“It looks like, over many decades, we can get up to 40 per cent reductions in steel use and 20 per cent reduction in cement use, just by designing things better,” Bataille said.

Carbon capture and use is already being demonstrated in B.C. at a Richmond cement plant through a collaboration between LaFarge Canada and Svante.

Whether it is CCS, methane reduction or electrification, all of the tools needed to get emissions down are available now, Jaccard said. 

“We have the technologies, but they don’t happen without policy,” Jaccard said. “The policies you need in any jurisdiction are carbon pricing and rising stringency regulations.

“The good news is that in Canada, and especially in British Columbia – but now even Canada-wide, since the Trudeau government came into power – we have the portfolio, the mix of policies applied right across the country.”

Kevin Andrew, an economist with the University of Victoria’s Gustavson School of Business, co-authored a study that found Canada to be a leader among G20 countries in “green” stimulus spending (4th out of 19 countries).

He said Canada’s new 2030 ERP is “credible,” though he points out some regulatory policies, like a cap on oil and gas emissions and a Clean Electricity Standard, are not yet in legislation.

“They are announced policies that are not legislated,” he said. “We need to see these regulations implemented quicker if we’re going to meet this goal by 2030. We don’t have five years consultation on this oil and gas cap. It needs to get implemented within a year or two. We don’t have time to waste.”

A federal emissions reduction plan primer

Canada and other countries are aiming to reach Paris Agreement net-zero emissions targets over a span of 30 years. But the next few years is when the rubber really hits the road, as Canada aims to achieve a 40 per cent reduction by 2030.

The most important tool – federal carbon pricing – is already in place. Between now and 2025, carbon taxes in Canada will rise from $50 per tonne of CO2 to $95. The federal government’s recently released 2030 Emissions Reduction Plan (ERP) implements key policies, regulations and subsidies intended to get steep reductions in the next eight years.

B.C. is already largely aligned with the plan, since it took the lead in climate policies that are only now being adopted nationally, including carbon taxes, low-carbon fuel standards, a zero-emission vehicle (ZEV) mandate and methane reduction regulations.

Most of the policies in the 2030 ERP are carrots – incentives, subsidies and voluntary action – as opposed to sticks in the form of regulations.

The sector that will be hardest hit by new regulations is oil and gas, which will have targets and caps, and the two provinces with the heaviest lifting to do are Alberta and Saskatchewan.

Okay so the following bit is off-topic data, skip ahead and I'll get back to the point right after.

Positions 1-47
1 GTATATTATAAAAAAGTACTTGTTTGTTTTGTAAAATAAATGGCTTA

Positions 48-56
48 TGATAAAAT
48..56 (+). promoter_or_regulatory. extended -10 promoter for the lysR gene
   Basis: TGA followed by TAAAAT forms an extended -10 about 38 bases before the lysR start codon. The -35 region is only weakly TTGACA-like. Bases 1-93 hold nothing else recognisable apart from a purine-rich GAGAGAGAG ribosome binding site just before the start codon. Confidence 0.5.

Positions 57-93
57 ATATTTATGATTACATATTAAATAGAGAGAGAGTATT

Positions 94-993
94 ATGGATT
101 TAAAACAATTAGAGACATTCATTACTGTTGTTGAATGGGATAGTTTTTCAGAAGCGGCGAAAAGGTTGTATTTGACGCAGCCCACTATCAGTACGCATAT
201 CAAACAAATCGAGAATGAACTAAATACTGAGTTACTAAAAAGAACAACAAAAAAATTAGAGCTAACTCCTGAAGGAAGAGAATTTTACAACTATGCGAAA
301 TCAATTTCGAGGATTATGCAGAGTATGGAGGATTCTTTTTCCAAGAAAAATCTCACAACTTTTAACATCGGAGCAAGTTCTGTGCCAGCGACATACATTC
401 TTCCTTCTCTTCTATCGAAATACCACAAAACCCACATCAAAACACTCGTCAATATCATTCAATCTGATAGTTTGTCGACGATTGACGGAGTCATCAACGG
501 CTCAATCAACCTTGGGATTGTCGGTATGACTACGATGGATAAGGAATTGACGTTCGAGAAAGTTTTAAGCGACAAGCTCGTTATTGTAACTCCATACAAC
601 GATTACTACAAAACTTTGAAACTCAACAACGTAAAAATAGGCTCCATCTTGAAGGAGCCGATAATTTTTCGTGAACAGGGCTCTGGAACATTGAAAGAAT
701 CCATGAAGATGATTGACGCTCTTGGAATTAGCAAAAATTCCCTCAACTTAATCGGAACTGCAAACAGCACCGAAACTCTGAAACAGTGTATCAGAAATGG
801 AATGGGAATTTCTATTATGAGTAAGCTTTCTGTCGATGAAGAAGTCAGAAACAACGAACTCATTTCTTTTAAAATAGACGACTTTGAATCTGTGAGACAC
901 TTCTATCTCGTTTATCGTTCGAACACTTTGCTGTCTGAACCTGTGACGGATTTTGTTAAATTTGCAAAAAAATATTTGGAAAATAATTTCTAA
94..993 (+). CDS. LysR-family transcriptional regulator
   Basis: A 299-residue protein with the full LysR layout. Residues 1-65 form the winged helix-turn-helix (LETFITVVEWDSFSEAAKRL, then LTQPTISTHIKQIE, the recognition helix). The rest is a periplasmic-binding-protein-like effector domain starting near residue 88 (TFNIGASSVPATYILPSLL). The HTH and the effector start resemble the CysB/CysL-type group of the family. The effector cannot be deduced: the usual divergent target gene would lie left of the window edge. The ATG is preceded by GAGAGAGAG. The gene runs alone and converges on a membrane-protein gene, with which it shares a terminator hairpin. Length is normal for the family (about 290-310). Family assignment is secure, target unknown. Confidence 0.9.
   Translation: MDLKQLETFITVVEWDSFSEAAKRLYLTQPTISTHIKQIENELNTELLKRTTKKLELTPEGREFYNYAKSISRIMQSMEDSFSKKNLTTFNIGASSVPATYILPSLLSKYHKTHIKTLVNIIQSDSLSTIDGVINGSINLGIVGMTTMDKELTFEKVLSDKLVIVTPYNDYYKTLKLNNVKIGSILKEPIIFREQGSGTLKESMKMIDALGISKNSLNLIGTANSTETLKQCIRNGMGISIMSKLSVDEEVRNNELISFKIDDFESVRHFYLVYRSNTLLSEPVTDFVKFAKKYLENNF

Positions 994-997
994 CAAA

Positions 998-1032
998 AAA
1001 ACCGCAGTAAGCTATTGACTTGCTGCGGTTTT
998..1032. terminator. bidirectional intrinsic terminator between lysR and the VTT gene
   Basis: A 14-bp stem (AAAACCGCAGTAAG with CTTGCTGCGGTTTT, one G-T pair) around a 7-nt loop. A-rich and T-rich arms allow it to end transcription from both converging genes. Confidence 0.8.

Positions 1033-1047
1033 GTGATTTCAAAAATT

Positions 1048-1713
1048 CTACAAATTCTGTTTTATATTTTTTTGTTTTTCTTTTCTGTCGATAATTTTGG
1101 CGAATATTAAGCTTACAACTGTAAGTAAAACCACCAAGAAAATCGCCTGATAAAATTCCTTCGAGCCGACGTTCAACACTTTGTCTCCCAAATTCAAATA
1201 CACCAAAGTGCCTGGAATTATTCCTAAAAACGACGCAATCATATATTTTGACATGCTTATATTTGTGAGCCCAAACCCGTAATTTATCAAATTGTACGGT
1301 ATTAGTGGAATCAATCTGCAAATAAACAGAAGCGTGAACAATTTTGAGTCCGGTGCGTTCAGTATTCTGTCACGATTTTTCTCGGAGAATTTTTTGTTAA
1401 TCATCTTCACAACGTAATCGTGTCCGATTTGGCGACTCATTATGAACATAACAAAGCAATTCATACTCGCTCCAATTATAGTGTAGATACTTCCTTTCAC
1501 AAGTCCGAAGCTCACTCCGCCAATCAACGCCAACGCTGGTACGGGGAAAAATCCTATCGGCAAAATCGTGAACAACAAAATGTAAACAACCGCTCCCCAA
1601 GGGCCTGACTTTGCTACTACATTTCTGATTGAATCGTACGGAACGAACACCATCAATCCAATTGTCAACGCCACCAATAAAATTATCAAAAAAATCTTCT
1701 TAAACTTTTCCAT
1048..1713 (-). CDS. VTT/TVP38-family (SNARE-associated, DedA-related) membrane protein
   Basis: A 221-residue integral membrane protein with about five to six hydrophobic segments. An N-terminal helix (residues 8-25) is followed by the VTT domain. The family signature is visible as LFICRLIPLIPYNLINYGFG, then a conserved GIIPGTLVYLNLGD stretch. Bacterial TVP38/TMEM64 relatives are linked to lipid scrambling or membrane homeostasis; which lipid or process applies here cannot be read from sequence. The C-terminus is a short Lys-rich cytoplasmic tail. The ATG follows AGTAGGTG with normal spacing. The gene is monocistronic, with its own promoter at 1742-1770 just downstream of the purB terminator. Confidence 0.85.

Here are the ERP’s key policies, by sector, with each sector’s current share of Canada’s greenhouse gas emissions (GHGs).

Oil and gas: 26 per cent
The plan includes methane reductions targets of 75 per cent below 2012 levels by 2030 and a cap on GHG emissions overall, though the cap is not yet in force through legislation. There is a new investment tax credit, worth $2.6 billion, to cover some of the costs of adopting carbon capture and storage.

Transportation: 25 per cent
Heavy-duty trucks account for about a third of Canada’s transportation emissions and will be the hardest to decarbonize. Increasing carbon taxes are expected to persuade consumers, businesses and sectors to switch from gasoline and diesel to battery electric, hydrogen fuel cells or carbon neutral biofuels. The ERP includes a zero-emissions mandate for light-duty vehicles, something B.C. already has. It also seeks to raise the percentage of zero-emission vehicles among new medium- and heavy-duty truck sales to 35 per cent by 2030, but regulations mandating sales will vary depending on vehicle type and “feasibility.” The ERP includes $400 million to build 50,000 new EV charging stations. Aviation, marine and rail transportation are not subject to regulations.

Buildings, 12 per cent
The plan promises a net zero strategy for buildings for 2050, and promises new standards, but relies largely on financial incentives for things like energy efficiency, building retrofits and energy switching (for instance, from natural gas to electricity). It earmarks $875 million for an array of programs for decarbonizing buildings.

Heavy industry,11 per cent
Heavy industry includes mines, pulp and steel mills, smelters, cement plants and chemical and petrochemical plants. There is no emissions cap for industry. The main lever is carbon taxes. The ERP also includes $8 billion for a Net Zero Accelerator fund aimed at aiding industrial decarbonization approaches like carbon capture and electrification.

Agriculture, 10 per cent
There is $900 million in incentives to promote climate-friendly practices like rotational grazing, cover cropping, regenerative agriculture and methane capture and buying low-emission vehicles and equipment, but there are no regulations proposed for agriculture.

Power utilities, 8 per cent
The federal clean electricity standard (CES) will require all power generation in Canada to be zero emission by 2035. This suggests provinces like Alberta and Saskatchewan that may have planned to replace coal power with a mix of wind and solar power backed by natural gas may need to include carbon capture or renewable natural gas. Nuclear power is also an option. The ERP commits to implementing a small modular reactor action plan.